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Spider-Man
Peter Parker a.k.a. Spider-Man
July 7, 2002

Leo. Han Solo. ET. Skywalker. And now... Peter Parker.

Yes, Peter Parker has joined the 400 Club - the $400 million domestic box-office club, that is. Alongside such films as Titanic, Star Wars, E.T. the Extra-Terrestrial, and The Phantom Menace, Sony's Spider-Man has surpassed the $400 million mark for US box office sales - adding yet another notch to its growing list of accomplishments.

While the Marvel superhero swung his way into theaters across America (and the globe) two months ago, the record-breaking film has barely slowed to a crawl. With several major records already under its belt, Spider-Man is becoming more than just the "little spider that could" but a phenomena that is setting the new standard for blockbuster films the world over.

Opening to $39.4 million on its first day, Spider-Man has shattered every opening record with an "amazing" $114.8 million weekend. It became the first ever Hollywood film to surpass the $100 million in its first three days, beating out such mega-blockbusters as The Phantom Menace and Harry Potter and the Sorcerer's Stone -- which each took five days. The prior record for best 3-day weekend opening gross was last year's Harry Potter at $90.3 million. As for other superhero films, Marvel's own X-Men comes in second with a 3-day weekend opening of $54.5 million. Warner's Batman films each had a respectable weekend opening between $40-$52 million.

As for the records Spider-Man has ensnared in his web?
  • Fastest to $100 Million: 3 days
  • Fastest to $200 Million: 9 days
  • Fastest to $300 Million: 22 days
  • Fastest to $400 Million: 66 days (tie w/ Titanic)
  • Biggest Week (5/3-9): $151,622,504
  • Biggest Opening Weekend (5/3-5): $114,844,116
  • Biggest Second Weekend (5/10-12): $71,417,527
  • Biggest Third Weekend (5/17-19): $45,036,912
Spider-Man
  • Highest Per Theater Average for a Wide Release (5/3-5): $31,769
  • Highest Grossing Opening Day (Fri, 5/3): $39,406,872
  • Highest Grossing Single Day (Sat, 5/4); $43,622,264
  • Highest Grossing Friday (5/3): $39,406,872
  • Highest Grossing Saturday (5/4): $43,622,264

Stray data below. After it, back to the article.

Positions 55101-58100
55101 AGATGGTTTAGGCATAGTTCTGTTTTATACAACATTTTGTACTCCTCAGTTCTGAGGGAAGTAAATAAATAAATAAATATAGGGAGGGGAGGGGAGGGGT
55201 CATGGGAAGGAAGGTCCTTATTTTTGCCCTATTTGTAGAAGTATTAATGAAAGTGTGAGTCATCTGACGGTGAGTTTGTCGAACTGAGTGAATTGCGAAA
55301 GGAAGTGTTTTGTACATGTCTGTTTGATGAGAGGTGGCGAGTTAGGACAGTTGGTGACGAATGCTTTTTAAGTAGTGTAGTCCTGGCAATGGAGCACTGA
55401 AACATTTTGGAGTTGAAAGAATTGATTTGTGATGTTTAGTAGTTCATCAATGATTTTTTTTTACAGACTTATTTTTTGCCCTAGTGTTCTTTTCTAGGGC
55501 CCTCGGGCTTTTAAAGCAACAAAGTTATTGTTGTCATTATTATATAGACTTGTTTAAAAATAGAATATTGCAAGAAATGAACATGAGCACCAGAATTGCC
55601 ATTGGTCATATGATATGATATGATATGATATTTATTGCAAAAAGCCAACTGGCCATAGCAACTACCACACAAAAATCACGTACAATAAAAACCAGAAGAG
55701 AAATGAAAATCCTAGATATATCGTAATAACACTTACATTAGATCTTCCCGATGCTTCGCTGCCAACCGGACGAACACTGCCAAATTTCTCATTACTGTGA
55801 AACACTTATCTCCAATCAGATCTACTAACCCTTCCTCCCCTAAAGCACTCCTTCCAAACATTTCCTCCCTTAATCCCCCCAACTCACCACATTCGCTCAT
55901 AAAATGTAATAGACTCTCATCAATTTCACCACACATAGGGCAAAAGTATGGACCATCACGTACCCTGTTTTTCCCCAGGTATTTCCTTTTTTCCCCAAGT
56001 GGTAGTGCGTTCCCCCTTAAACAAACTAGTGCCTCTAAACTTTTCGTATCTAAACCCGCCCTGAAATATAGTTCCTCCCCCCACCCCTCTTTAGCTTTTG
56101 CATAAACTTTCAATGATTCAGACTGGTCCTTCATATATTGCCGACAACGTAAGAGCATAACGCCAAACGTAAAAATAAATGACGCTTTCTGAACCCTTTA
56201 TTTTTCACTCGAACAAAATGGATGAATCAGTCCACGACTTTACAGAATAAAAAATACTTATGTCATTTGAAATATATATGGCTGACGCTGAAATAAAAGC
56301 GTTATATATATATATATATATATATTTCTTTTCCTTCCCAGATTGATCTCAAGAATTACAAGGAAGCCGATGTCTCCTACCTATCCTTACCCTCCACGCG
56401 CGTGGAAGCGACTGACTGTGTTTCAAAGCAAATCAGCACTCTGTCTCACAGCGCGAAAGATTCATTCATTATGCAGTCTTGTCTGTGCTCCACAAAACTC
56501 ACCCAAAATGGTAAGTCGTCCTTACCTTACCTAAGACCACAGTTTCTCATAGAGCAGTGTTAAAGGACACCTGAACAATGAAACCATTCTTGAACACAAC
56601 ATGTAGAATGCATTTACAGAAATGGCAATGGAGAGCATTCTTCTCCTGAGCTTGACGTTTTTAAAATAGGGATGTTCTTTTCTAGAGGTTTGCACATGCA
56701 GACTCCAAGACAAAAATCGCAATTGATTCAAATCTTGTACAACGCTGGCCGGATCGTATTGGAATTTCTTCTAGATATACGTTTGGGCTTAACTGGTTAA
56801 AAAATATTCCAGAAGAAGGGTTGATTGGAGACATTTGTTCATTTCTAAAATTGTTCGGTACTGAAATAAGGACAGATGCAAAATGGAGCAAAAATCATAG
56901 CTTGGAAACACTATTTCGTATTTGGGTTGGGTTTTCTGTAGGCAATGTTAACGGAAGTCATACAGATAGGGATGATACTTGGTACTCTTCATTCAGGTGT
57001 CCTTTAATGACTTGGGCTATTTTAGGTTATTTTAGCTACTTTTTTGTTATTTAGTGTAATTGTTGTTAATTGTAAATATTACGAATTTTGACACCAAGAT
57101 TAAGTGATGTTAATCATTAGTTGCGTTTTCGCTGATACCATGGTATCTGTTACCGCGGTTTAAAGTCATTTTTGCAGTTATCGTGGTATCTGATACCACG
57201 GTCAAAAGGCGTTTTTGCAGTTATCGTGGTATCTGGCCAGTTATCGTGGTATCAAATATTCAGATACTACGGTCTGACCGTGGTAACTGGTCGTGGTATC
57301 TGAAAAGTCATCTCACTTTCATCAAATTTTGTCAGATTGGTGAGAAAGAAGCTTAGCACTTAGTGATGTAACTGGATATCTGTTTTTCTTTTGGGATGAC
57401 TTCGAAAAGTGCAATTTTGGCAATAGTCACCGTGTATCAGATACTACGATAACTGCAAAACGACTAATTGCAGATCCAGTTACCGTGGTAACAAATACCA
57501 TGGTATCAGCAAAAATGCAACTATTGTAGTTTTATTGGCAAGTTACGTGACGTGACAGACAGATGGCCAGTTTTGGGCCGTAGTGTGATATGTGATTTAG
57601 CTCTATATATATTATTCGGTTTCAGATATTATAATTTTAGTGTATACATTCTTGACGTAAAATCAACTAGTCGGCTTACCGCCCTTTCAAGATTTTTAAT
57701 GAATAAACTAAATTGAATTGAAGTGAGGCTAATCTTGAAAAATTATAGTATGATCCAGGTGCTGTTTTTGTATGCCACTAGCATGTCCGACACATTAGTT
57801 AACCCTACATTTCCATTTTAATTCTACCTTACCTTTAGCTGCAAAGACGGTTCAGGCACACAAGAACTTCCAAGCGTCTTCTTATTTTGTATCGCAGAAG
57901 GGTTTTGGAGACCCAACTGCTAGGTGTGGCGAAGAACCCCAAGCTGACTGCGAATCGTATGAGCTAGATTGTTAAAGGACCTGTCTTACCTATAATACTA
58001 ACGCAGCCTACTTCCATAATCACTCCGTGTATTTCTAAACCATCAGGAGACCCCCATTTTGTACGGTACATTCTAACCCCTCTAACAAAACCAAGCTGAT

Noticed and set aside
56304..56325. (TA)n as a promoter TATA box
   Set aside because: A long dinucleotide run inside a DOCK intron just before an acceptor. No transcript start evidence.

• Highest Grossing Sunday (5/5): $31,814,980
  • Highest Grossing Monday (non-holiday 5/7): $11,034,785
  • Highest Grossing Sony Release $400,000,000 {...and counting}
  • Highest Grossing Comic Book Adaptation: $400,000,000 {...and counting}
  • Widest Release: 3,876 theaters
When one considers these figures, one must also consider the arduous road Spider-Man (a creation of Stan Lee and Steve Ditko) had to endure. Spider-Man was originally featured as a "fill in" story in the final issue of a comic that was being canceled ("Amazing Fantasy #15"). As Lee recalls, Marvel wasn't interested in Spider-Man for two reasons. One, the character was a teenager and, at the time (early 60's), teens were nothing but sidekicks. Secondly, "spiders" were creepy, crawly critters and the public would never accept such an entity as a "hero." Thankfully, the public embraced the shy teen named Peter Parker and Spider-Man would eventually become one of Marvelís best known creations.

Unfortunately in Hollywood, Spider-Man would have to once again prove himself. The process of bringing the wall-crawler to the big screen would take many years going through a series of production companies, writers, directors, and litigation. At one time, Titanic filmmaker James Cameron was being considered for bringing the humble spider to the big screen. Now that Hollywood has been "bitten" by the comic book bug, future comic characters will have a much smoother transition from pulp to celluloid. In doing so, they should remember to tip their hat to the "spider" and to the "man."


© Terrence J. Brady



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